Thursday, 6 February 2014

Paper Cutting - please cut here

The past weeks have been a bit tough on me. Due to commuting I wasn't able to do much crafting. When I finally had the time, crafting felt like working from a to-do list. It actually felt like duty, not a pleasure. How can you share joy in a blog if you don't enjoy yourself?

But Happy Days! I'm now waiting for my new part time job to start, which will be just around the corner. I enjoyed a few days off and I've recharged my batteries. Now I am slowly starting to get creative again and playing around with ideas.

When I can't do crafting, like the past weeks, I tend to buy craft books as a surrogate (although it works only as a 5% replacement and then I get jealous of the cool stuff other people do).
The past few weeks I piled up a nice collection of "Mollie Makes Specials" and Sewing books like "50 Fabric Animals" and "So Pretty! Felt" which I now flick through in enjoyment and am inspired.

What I learned so far of myself is that I like to sew or craft things based on my own designs. It would be easier to learn sewing techniques by following tutorials but I find following a tutorial 1:1 is sometimes a bit boring as there is no place for spontaneity or creativity.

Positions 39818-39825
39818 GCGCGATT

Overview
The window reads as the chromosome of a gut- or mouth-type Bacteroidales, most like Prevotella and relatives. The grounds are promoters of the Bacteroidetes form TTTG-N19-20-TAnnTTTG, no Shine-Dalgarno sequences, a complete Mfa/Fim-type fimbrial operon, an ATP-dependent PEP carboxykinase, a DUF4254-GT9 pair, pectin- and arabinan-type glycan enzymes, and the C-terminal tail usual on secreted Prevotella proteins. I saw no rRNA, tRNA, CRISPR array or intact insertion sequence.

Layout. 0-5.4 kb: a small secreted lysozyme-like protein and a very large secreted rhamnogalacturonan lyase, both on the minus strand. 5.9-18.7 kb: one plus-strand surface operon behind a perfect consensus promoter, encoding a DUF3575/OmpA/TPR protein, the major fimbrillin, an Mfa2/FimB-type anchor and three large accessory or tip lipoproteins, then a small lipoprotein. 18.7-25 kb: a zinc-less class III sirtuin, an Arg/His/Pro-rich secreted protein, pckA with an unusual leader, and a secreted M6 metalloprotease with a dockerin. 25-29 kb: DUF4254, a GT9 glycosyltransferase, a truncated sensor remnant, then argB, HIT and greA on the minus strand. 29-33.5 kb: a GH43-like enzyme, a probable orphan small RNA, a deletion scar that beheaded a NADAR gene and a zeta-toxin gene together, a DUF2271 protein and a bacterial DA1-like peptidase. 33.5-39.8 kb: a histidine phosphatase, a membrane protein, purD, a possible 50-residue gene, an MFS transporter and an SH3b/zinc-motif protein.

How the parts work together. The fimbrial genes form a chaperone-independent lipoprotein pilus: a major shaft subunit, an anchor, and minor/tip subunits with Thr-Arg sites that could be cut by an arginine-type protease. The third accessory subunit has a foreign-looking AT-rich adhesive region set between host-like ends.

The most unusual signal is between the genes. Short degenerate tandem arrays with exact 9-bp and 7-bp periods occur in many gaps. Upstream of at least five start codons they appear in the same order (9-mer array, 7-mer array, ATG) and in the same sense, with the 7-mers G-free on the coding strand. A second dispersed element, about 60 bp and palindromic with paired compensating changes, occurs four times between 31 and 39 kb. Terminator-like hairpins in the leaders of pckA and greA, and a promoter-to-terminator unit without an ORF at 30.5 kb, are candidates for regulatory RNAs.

Unfortunately working from my own designs makes the process predestined for mistakes ... And correcting them can be quite time consuming e.g. Yesterday I worked on a table runner with geometric felt shapes but then it reminded me of the scarecrow in "Wizard of Oz" and I had to stop sewing. I blame the square patches for it.

The photos in this blog post show some paper cutting I made in January. Paper Cutting is a fun technique and easy to do if you don't have enough time for more complex projects. As you can probably imagine, it was the perfect occasion to use my old favourite NEON coloured paper again. Below you can see a list of my Paper Cutting Designs, in chronological order:

- The little hut in the woods
- The Palace of the Maharaja
- Family Welcome Sign
- Matryoshka 

Paper cutting has a really interesting history as it was first documented in China in the 6th century. From there it spread out to other cultures and countries which evolved their own technique and style. Paper cutting experienced recently a revival in modern art. Contemporary artists (e.g. Mia Perlman, Rob Ryan, Béatrice Coron) and their works are introduced in the inspiring book "Paper Cutting" by Chronicle Books, which I can't recommend highly enough! It's beautiful! 

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